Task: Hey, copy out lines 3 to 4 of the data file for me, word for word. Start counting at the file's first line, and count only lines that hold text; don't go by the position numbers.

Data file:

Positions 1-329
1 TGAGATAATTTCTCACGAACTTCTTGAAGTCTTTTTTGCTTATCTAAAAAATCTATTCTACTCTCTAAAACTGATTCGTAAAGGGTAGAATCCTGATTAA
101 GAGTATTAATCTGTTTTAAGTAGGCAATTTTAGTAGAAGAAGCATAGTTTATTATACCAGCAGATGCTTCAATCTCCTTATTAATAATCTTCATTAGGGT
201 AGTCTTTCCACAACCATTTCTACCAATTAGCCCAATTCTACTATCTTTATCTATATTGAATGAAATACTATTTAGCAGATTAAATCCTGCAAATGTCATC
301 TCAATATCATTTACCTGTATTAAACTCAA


101 GAGTATTAATCTGTTTTAAGTAGGCAATTTTAGTAGAAGAAGCATAGTTTATTATACCAGCAGATGCTTCAATCTCCTTATTAATAATCTTCATTAGGGT
201 AGTCTTTCCACAACCATTTCTACCAATTAGCCCAATTCTACTATCTTTATCTATATTGAATGAAATACTATTTAGCAGATTAAATCCTGCAAATGTCATC